Reprieve for Zim shareholders
FOREIGN shareholders in Zimbabwean companies may just have received a reprieve in repatriating earnings after Reserve Bank of Zimbabwe chief John Mangudya yesterday said that the apex bank has set up a fund facility to help ease payments to international investors.
Mangudya said in his midterm monetary policy review that the bank was setting up a Zim Portfolio Investment Fund to facilitate the repatriation of foreign investors’ funds due to the ongoing foreign currency shortages in the country.
“The multicurrency system is here to stay up until the fundamentals of our own currency have been achieved. These include one-year import cover, a sustainable government budget… demonstration that consumer and business confidence is right,” Mangudya said.
Foreign-owned companies such as AB InBev, Delta Corporation and BAT Zimbabwe have said that they were holding onto large sums of foreign shareholders’ funds due to foreign currency and liquidity problems in the country.
Econet Wireless also had to carry out an offshore rights issue to settle maturing international debts.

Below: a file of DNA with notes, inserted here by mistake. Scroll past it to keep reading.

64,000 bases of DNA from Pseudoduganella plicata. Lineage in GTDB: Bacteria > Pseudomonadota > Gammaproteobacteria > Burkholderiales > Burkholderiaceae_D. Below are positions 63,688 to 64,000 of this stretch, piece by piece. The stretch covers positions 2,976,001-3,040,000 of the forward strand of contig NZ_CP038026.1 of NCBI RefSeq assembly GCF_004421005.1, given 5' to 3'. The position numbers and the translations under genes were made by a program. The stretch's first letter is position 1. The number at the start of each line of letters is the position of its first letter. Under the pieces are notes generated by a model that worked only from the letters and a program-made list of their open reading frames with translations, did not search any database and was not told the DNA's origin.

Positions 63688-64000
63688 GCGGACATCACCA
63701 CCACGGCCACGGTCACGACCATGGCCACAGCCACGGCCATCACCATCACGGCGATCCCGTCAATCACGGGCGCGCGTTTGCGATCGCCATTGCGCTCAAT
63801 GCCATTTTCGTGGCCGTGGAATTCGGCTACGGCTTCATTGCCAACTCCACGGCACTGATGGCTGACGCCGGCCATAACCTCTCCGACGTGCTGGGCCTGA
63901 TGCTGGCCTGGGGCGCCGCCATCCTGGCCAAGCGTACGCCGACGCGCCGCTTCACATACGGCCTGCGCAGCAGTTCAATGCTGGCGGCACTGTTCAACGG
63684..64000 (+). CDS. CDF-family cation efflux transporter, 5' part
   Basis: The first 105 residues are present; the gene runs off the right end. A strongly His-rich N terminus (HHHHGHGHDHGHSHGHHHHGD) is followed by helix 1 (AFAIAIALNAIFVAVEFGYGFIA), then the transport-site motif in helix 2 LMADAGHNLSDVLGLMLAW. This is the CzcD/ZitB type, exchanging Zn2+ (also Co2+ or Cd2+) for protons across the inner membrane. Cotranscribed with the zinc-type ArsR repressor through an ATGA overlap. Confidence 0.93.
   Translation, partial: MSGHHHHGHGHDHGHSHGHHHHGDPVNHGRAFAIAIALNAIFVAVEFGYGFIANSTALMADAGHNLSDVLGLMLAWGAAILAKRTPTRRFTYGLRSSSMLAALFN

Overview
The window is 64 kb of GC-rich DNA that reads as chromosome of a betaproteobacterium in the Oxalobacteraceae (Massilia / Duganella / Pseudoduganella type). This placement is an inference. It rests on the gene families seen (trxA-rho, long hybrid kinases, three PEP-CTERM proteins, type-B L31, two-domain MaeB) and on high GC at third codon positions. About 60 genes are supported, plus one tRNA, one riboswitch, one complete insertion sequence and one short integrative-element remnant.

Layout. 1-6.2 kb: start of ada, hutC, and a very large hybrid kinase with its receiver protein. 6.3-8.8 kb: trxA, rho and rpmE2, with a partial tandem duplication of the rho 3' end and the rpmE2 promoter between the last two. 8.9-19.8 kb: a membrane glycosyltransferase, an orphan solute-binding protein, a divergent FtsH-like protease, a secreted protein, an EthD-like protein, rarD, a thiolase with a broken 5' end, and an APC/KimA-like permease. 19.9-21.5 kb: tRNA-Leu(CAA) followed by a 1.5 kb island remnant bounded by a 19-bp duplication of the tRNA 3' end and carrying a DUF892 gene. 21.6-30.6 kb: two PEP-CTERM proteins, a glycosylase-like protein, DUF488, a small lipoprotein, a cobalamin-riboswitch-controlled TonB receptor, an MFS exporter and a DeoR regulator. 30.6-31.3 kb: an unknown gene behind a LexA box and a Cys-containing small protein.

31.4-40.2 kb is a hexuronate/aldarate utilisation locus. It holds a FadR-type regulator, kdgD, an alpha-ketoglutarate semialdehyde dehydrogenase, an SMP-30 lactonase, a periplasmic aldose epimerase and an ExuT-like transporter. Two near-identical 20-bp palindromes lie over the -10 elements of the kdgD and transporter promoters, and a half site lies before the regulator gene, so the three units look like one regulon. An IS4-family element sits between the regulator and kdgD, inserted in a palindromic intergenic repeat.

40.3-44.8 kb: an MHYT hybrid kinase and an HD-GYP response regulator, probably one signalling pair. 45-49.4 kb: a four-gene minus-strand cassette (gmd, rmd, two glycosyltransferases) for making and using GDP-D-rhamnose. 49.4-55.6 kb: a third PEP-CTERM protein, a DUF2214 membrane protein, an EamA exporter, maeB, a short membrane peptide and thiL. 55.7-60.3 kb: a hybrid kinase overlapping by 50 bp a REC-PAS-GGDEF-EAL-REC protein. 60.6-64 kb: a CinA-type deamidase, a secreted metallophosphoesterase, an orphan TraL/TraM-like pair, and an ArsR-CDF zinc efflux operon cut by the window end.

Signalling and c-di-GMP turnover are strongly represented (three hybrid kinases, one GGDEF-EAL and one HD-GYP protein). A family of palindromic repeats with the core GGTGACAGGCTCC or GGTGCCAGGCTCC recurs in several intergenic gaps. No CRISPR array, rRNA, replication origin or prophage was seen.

Fund managers claim that foreign investors started to move from monetary assets as they sought shelter from the prolonged liquidity crisis.
The Confederation of Zimbabwe Industries (CZI) said foreign currency shortages were stifling local companies.
The group, which represents all large industry and manufacturing companies, has also suggested that Zimbabwe adopt the rand as most companies rely on South Africa for raw materials and export markets.
“There is a need to increase exports (to generate foreign currency for the economy), but this will not happen overnight. The current situation (of forex shortages) is threatening to reverse policy gains,” CZI said.
Despite widespread concern, Zimbabwe has insisted that it will not revert to its Zimdollar currency, which it ditched in 2009 after record hyper-inflation that resulted in empty shop shelves and company closures.
Mangudya said the central bank had been granted as much as $600 million (R7.9 billion) in a new facility to help stabilise Nostro accounts – international accounts held by local banks to receive and pay international transactions on behalf of companies and individuals such as exporters – by Afreximbank.
He said the bank had issued $175m in bond notes and $25m in coins to breathe liquidity into the economy, but companies have had to resort to parallel markets to purchase foreign currency to pay for imports of raw materials.
Only about six banks in Zimbabwe, the central bank said, have exporting clients among their clients.
The introduction of bond notes and coins, said to be officially backed by a $200m facility from Afreximbank, has failed to address the cash challenges Zimbabwe is facing.
Mangudya said the central bank would print more bond notes to bring the total to $300m as it had received a “new facility” from Afreximbank.